I’d like to get back to blogging. I started to blog regularly probably about 2008, but for some reason I don’t remember, I stopped about a year later. Maybe it coincides with the problems I had with my knee or maybe there was a drought of thoughtful material. Anyway, I haven’t written a blog for a very long time.
I was thinking recently about how often I worry about the future of the Network. More specifically I worry about our being faithful to the mission of the Network. I keep recalling that every Catholic school was founded originally to serve the needy, just like our Network schools. But then I ask myself how did they end up in the suburbs. How did they get off track in regard to the people Catholic schools serve? My biggest nightmare is that the same fate awaits our Network schools.
I heard about a graduation at one of our schools just last month. When the guests and new graduates left the auditorium and went out to the parking lot, there for everyone to see was a car with a huge red bow on top of it. How did a student whose family could afford to buy him/her a car as a graduation present ever get admitted to a Cristo Rey school? How is that being faithful to our second Mission Effectiveness Standard: “A Cristo Rey school serves only students with limited economic resources…“? The one in charge wasn’t watching the door! When I asked someone who has a lot of responsibility at that school if they had seen the car with the red bow in the parking lot, he said he had “and it really p—– me off.” Personally, I like that reaction. I hope it makes us all mad that someone didn’t do their job about who is admitted to one of our schools. Someone is hurting our brand!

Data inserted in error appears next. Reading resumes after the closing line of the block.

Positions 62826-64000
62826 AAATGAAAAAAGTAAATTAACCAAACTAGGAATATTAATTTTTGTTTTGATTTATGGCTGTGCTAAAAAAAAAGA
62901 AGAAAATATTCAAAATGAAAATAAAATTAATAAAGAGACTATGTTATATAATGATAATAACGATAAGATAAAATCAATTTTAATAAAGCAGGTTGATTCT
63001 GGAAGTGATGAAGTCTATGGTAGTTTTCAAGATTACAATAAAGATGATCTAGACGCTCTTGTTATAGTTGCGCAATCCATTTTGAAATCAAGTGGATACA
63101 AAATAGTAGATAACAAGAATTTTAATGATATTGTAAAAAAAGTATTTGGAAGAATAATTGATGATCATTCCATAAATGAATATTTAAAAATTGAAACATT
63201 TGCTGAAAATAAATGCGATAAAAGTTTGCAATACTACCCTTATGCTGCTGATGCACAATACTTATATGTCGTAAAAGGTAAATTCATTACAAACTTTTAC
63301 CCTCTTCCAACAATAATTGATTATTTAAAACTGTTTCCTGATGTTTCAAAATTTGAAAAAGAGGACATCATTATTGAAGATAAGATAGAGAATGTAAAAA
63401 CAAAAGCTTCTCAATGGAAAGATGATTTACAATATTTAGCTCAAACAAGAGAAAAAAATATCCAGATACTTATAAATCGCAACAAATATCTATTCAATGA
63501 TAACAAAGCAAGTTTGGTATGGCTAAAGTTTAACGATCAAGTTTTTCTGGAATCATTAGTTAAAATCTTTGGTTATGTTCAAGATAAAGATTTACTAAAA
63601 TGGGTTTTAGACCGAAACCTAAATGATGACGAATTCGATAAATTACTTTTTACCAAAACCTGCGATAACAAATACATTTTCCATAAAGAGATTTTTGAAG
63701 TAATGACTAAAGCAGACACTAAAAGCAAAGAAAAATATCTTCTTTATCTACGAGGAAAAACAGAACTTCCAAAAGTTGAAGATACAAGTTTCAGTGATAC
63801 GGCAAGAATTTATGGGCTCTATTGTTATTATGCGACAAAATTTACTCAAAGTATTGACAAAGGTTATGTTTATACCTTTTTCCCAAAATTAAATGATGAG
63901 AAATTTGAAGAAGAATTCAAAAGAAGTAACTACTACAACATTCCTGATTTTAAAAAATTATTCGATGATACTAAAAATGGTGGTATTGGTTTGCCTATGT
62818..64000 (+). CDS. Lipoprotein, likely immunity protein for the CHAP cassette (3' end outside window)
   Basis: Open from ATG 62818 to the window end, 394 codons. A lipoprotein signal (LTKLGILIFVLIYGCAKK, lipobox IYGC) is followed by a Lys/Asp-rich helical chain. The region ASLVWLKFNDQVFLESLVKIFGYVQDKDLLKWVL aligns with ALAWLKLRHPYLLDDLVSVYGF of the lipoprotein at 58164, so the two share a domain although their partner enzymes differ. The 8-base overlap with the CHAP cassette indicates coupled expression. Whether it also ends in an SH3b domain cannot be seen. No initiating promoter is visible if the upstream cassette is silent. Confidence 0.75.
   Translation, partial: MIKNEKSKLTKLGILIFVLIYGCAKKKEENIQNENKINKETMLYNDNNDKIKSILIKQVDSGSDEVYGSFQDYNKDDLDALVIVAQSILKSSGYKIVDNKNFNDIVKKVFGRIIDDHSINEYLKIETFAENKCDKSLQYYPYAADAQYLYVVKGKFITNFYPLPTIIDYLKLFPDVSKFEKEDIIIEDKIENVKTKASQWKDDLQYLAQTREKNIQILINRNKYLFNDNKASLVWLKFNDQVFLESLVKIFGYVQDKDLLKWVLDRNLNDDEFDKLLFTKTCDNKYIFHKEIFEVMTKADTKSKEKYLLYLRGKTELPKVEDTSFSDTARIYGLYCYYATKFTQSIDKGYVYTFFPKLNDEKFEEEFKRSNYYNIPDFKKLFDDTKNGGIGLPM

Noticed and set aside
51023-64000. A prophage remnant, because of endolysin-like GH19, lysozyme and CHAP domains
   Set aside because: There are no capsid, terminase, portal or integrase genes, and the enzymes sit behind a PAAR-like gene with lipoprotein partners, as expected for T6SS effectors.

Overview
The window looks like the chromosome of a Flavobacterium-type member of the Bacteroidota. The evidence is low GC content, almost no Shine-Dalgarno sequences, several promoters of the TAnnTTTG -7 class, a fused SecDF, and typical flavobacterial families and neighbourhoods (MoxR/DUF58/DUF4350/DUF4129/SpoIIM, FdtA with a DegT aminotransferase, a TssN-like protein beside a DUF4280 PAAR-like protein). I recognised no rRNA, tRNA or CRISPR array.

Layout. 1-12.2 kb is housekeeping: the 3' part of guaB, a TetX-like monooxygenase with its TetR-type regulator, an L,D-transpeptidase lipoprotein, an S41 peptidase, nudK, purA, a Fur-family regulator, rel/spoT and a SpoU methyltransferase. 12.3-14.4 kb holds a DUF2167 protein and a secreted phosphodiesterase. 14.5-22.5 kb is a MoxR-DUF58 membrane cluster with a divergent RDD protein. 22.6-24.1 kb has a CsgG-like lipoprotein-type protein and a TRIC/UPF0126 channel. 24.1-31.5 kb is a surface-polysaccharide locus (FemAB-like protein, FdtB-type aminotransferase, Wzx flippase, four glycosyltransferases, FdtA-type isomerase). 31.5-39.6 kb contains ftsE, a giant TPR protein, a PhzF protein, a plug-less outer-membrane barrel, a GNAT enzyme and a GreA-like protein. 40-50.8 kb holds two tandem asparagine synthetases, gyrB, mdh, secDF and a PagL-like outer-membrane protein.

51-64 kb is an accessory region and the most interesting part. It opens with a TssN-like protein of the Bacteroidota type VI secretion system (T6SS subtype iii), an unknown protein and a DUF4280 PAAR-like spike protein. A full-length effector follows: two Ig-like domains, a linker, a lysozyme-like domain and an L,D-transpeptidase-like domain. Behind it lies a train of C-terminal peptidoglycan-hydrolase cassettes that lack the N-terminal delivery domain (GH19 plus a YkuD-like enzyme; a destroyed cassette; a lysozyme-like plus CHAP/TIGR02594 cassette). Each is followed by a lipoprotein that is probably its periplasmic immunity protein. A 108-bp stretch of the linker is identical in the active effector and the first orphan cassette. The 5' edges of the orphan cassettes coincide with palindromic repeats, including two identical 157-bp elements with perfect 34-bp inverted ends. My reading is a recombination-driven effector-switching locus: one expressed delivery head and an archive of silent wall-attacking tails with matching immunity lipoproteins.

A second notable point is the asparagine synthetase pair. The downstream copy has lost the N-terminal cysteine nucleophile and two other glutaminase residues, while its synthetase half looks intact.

While I’m on the subject, another thing that I am beginning to suspect is that having a hefty endowment is not always an unmixed blessing. I get the impression that some schools are looking for ways to spend it. (It’s more than a suspicion! I’ve heard people say that if a school has money, it might as well spend it!) So it turns out that we build something because we have the money, not because we really need it. From my own experience, I can testify how tempting it is for one’s ego to build a brand new facility. I’m certainly not saying that we should never do any building; I’m saying that it should only be in response to a real need for the students. Our schools are meant to offer a new financial model. It takes vigilance and discipline to run a lean economic operation. Just because we have the money is never a reason to spend it.
On a final note, a few months ago I learned a new English word: swag. Someone from one of the new schools was looking for advice on what swag the school should have. Does anyone keep an eye on how much is bought and sold at one of our schools? Where do the profits go? I agree that some expression of school colors and school spirit can have a positive result, but many years ago I learned from someone at a high school in Peru that it was better not to sell anything. Putting things up for purchase inevitably divides the student body into “haves” and “have-nots.”
If you have read this far, thank you for listening. I think I am finally beginning to understand my role as Chief Mission Officer. I think we have to be diligent about making sure our Cristo Rey schools don’t end up in the suburbs. Remember the second reading for the 13th Sunday in Ordinary Time. It was from 2 Corinthians and talks about equality: Whoever had much did not have more, and whoever had little did not have less. May Christ our King help us to be vigilant in our stewardship of the Cristo Rey movement.
John P. Foley, SJ